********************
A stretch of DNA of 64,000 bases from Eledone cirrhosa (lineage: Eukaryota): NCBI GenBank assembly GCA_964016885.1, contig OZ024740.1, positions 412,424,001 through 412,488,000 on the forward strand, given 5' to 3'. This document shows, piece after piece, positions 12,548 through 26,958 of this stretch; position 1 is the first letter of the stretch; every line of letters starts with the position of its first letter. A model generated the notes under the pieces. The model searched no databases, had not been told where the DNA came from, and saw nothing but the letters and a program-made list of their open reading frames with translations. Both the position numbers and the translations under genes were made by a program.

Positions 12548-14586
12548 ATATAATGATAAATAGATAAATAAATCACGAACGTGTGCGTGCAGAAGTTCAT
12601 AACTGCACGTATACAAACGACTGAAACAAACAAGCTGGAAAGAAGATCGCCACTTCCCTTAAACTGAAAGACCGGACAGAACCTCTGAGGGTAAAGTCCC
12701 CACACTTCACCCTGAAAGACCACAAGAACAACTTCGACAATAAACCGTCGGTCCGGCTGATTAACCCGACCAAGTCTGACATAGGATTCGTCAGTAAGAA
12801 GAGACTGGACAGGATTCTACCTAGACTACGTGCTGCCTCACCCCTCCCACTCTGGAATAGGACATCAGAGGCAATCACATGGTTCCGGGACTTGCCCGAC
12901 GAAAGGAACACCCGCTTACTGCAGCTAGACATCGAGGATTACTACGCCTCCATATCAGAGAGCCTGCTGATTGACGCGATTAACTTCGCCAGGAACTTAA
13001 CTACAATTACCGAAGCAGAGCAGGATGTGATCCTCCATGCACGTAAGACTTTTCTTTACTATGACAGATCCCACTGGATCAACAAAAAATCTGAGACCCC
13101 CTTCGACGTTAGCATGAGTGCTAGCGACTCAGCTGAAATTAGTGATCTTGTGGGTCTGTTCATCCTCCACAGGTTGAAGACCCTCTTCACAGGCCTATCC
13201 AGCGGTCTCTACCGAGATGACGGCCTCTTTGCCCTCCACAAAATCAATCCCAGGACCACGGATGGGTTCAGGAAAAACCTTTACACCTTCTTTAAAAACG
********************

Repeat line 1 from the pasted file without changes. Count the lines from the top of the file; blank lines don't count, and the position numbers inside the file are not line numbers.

A stretch of DNA of 64,000 bases from Eledone cirrhosa (lineage: Eukaryota): NCBI GenBank assembly GCA_964016885.1, contig OZ024740.1, positions 412,424,001 through 412,488,000 on the forward strand, given 5' to 3'. This document shows, piece after piece, positions 12,548 through 26,958 of this stretch; position 1 is the first letter of the stretch; every line of letters starts with the position of its first letter. A model generated the notes under the pieces. The model searched no databases, had not been told where the DNA came from, and saw nothing but the letters and a program-made list of their open reading frames with translations. Both the position numbers and the translations under genes were made by a program.